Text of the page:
Then the hard work for the day began . The steepest and longest hill we had encountered so far . It was only a few hundred metres but really steep and I struggled even in my lowest granny gear to make it to the top. luckily Kim was suffering too which gave me an opportunity to regain my breath as I pushed her bike to the summit. The descent was fun though and about halfway down I spotted a black eagle hanging on the thermals on the ridge above. It circled around directly above us only been about 150 100 metres . It seems totally oblivious to our presence it was just hanging around looking for lunch. Was just one of those moments where you realise how lucky you are. This valley was also lovely again we meander along a small beachside past a few houses until we reached the fishing village at the end of the bay . It looked idyllic they didn’t seem to be much trash on the beach and there were none of the ugly wooden ramshackle sheds that always seem to blight Vietnamese fishing villages. It was picture postcard perfect. Even down to that little temple on the hillside where the locals prayed for their seafaring friends and relatives.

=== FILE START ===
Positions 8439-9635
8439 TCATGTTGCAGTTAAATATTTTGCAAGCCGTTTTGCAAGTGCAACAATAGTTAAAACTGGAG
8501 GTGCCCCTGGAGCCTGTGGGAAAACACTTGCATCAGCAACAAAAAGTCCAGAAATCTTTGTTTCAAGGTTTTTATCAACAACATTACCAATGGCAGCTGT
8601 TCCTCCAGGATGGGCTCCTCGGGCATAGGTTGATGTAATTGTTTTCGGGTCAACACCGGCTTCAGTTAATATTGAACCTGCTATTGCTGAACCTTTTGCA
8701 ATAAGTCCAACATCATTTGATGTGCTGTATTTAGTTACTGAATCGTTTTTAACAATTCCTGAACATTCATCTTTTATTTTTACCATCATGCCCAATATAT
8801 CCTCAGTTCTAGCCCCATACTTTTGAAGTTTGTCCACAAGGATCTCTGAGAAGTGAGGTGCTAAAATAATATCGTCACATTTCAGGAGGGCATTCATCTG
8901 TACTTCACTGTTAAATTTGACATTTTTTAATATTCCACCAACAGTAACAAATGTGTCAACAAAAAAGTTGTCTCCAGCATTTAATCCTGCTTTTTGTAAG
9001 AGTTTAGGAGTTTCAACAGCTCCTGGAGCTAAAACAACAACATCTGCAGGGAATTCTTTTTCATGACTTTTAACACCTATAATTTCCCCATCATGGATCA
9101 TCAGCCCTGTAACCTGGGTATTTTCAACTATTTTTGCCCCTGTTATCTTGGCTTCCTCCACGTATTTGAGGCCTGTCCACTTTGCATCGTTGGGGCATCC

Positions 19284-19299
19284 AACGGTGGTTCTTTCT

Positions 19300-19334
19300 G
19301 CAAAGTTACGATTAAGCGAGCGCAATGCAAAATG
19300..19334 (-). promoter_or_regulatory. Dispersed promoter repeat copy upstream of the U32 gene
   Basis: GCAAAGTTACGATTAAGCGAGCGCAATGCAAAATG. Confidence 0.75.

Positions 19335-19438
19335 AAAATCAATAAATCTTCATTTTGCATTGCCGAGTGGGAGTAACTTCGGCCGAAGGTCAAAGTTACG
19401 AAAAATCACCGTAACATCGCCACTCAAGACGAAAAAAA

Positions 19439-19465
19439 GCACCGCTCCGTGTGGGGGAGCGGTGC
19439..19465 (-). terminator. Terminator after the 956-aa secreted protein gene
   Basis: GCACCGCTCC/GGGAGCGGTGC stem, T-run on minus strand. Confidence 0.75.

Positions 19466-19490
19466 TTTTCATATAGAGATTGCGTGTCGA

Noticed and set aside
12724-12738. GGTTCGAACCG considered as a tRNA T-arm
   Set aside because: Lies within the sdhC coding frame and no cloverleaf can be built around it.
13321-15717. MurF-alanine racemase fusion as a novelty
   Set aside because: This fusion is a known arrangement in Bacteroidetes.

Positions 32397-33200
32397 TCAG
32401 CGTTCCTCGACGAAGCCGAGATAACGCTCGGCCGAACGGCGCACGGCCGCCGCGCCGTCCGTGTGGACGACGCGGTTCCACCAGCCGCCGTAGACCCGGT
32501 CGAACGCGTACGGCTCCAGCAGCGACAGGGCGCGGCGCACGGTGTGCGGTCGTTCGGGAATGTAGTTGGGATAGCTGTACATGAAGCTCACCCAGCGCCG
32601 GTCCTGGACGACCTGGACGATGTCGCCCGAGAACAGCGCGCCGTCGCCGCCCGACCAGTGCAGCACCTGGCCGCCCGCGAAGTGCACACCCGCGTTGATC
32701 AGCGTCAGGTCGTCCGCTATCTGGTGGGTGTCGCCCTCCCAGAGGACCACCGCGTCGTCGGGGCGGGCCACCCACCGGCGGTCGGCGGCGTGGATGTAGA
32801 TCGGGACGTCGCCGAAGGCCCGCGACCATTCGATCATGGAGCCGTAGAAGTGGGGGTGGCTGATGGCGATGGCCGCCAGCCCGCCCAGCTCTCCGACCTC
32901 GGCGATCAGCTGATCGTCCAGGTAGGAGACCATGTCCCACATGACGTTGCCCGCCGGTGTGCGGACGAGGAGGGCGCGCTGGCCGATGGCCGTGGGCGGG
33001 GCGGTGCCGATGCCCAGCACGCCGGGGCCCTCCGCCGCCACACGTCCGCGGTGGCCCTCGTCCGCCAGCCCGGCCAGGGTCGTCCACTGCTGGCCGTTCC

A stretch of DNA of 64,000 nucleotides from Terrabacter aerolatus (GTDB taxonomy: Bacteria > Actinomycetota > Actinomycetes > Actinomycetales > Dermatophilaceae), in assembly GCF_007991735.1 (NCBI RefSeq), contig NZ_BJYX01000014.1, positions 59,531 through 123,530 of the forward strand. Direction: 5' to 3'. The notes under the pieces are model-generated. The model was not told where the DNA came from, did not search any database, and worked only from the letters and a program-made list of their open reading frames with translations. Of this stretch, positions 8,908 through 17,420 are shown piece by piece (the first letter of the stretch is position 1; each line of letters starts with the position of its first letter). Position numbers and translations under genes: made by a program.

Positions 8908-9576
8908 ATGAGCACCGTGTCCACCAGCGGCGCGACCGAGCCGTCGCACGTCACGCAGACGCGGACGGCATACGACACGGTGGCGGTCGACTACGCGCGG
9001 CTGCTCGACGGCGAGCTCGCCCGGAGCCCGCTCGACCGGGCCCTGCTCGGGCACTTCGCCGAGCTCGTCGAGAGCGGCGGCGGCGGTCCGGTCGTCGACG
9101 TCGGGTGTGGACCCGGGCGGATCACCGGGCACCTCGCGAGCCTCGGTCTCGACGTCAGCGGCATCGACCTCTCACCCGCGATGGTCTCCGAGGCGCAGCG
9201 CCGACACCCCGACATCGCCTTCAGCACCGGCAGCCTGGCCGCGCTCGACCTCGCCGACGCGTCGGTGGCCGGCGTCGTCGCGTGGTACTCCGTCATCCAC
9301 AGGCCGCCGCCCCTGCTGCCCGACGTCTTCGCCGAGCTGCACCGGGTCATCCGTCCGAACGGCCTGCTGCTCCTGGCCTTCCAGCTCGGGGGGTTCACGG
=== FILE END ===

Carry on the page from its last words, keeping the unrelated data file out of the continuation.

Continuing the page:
It was just before the climb up the ridge on the other side there we have another fantastic encounter. We had been looking for a cafe to take a break after the exertions of the climb. There had been another little place in the village but Kim ever keen to find a hammock to lay in for an hour so passed it by and I’m glad she did. As we found my favourite cafe of the whole trip. it was nothing much to look at a few chairs set among the trees by the stream and some more undercover by a small house. But the guy who ran it was just for really nice guy. I was the first foreigner that had come to his cafe. So when he bought out our drinks he hurried and got the traditional foods for guests at new year candied coconut and ginger and some sweets. He then proceeded to tell us about his life. In his youth he traveled the length of Vietnam by motorbike visiting many places. And later he became fisherman and the owner of his own boat. Then almost 10 years ago disaster struck he was caught fishing in Malaysian waters by the authorities there his boat was seized and he was imprisoned for 2 years. At first he was held in a regular prison the conditions were so terrible that one of his fellow Vietnamese inmates committed suicide. After that he told us that a human rights group got involved, and they were moved to a camp housing asylum seekers. Up to a thousand people he said many from Iran and Iraq eventually he was released but had lost his boat so had to find a new way to make a living. Hence the coffee shop. You think someone who had experienced such bad luck might want to make a quick buck or two out of a foreigner but he only charged us 20,000 VND (about a dollar) for 2 coffees and a carrot juice. And when we were leaving he insisted on giving us all the coconut ginger and sweets he had given to us. So if you happen to visit Hoai Nhon in Binh Dinh province make sure you pop in and say hello. It’s at the end of the village just before the hill heading to Hoai Huong.